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Nebraska Energy Quarterly

September 2019

Renewable Gas Project Underway at Landfill in Butler County

Reprinted with permission from the David City Banner Press, written by Sam Pimper

State and federal representatives recently visited the neighboring Butler County Landfill to commemorate a renewable natural gas project held at the facility located outside of David City.

Butler County Landfill Renewable Gas Project Underway

Photo courtesy Brandy Johnson

U.S. Sen. Deb Fischer completes a ribbon-cutting ceremony on Friday, July 26, at the Butler county Landfill while being accompanied by representatives of Waste Connections, Aria Energy, Black Hills Energy and state officials. The event was held to commemorate the renewable natural gas project happening at the facility.

U.S. Sen. Deb Fischer and Lt. Gov. Mike Foley were in attendance, as were several representatives from facility owner Waste Connections, Aria Energy and Black Hills Energy. Aria Energy constructed, owns and operates the project at the Butler County Landfill, which processes and purifies up to 1,000 cubic feet per minute of Landfill Gas (LFG) into pipeline quality Renewable Natural Gas (RNG), according to information provided by Aria Energy.

The renewable natural gas produced by the project is being transported to an interstate pipeline through Black Hills Energy's distribution system and being sold to Constellation, where it will be used by Constellation's customers as fuel for natural gas vehicle fleets. Constellation is a leading retail supplier of power, natural gas, energy products and services for homes and businesses all across the United States.

Julie Bollenbach, of Aria Energy, said during an interview with the Sun that a similar operation was run at the landfill in years prior with one of Aria's legacy companies, Timberline Energy, where LFG was produced, refined at sold to companies using the energy to aid with powering steam boilers. Earlier this year, Aria upped the ante with the announcement that it was completing a more expansive project, partnering with Black Hills Energy, which is providing infrastructure for the project.

"We are now refining the gas to a higher degree," Bollenbach said, noting that the landfill receives an ongoing royalty for having the operation on its land. "It's definitely a more expensive project and now we will get it (the gas) to the point where it's essentially pure methane, and then it can be used at pipeline quality. Then it's used as transportation gas to be used in vehicles."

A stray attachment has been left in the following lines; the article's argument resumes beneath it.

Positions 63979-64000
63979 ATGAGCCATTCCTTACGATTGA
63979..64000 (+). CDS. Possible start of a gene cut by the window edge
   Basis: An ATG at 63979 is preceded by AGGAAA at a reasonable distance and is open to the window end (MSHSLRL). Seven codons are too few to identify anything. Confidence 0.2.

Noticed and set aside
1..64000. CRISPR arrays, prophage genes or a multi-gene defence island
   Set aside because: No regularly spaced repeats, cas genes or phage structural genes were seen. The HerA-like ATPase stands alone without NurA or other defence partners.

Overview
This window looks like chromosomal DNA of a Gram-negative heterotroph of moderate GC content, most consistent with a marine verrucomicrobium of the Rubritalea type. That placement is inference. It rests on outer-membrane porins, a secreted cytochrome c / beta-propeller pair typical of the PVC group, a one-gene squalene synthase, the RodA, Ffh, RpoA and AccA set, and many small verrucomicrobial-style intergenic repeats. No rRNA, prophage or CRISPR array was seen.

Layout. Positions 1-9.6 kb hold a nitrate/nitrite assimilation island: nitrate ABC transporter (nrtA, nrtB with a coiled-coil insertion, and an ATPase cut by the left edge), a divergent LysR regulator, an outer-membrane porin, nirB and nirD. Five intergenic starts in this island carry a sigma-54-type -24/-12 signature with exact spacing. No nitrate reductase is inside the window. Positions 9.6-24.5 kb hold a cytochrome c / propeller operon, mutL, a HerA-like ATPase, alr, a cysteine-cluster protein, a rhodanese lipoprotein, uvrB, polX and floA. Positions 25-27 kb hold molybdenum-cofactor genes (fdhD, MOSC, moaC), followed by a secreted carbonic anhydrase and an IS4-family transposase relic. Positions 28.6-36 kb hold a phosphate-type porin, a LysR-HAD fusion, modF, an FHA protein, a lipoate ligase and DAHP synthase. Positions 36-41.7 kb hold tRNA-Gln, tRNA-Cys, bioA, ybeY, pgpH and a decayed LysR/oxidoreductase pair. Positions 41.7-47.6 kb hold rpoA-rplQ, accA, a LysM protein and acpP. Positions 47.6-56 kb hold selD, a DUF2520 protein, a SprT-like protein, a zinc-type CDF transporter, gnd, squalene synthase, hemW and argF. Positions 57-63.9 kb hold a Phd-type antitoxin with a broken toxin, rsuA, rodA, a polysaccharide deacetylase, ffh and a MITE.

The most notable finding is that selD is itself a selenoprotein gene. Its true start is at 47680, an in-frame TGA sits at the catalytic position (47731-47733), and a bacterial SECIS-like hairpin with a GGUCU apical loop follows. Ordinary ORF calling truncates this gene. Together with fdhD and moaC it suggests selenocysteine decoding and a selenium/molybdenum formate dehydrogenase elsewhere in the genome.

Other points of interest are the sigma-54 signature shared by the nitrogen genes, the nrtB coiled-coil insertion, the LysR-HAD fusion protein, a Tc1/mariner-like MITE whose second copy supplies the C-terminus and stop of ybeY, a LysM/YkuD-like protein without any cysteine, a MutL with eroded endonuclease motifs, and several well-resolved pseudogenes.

Construction for the project, Bollenbach said, started really ramping up in spring 2018.

"This has been a much shorter construction process at the facility, because it's a smaller (company) project, and it was nice because we had some equipment that we were actually able to re-purpose," Bollenbach said.

Brandy Johnson, regional community affairs manager for Black Hills Energy, said that the partnership has been a good deal for the natural gas company.

"Black Hills Energy serves 319 towns in Nebraska, and we have served the David City community since 1930," Johnson said. "We are the natural gas utility provider that serves homes and businesses, and generally, that gas comes from an interstate pipeline system that brings it in from more traditional sources, like oil and gas wells.

"And in this case with the renewable energy natural gas company, we built infrastructure that allows us to take the renewable natural gas produced and put it into our pipeline that serves David City and the surrounding area."

Johnson noted that the infrastructure erected by Black Hills plays a vital role in helping the overall operation run.

"Essentially, the natural gas needs to get into a distribution system that allows it to go anywhere in the country," Johnson said. "It goes into that pipeline system and it will ultimately be used to fuel those vehicle fleets, as well as (some) homes and businesses."

Regarding the vehicle fleets, information provided by Aria Energy shows that the use of low- carbon fuels results in approximately 70% lower greenhouse gas emissions than from equivalent gasoline or diesel-fueled vehicles. According to the U.S. Environmental Protection Agency (EPA) calculations, the Butler County project directly reduces emissions from 5,500 tons of methane and avoids nearly 14,000 tons of carbon dioxide emissions per year, which is the equivalent of removing 600 passenger vehicles from the road.

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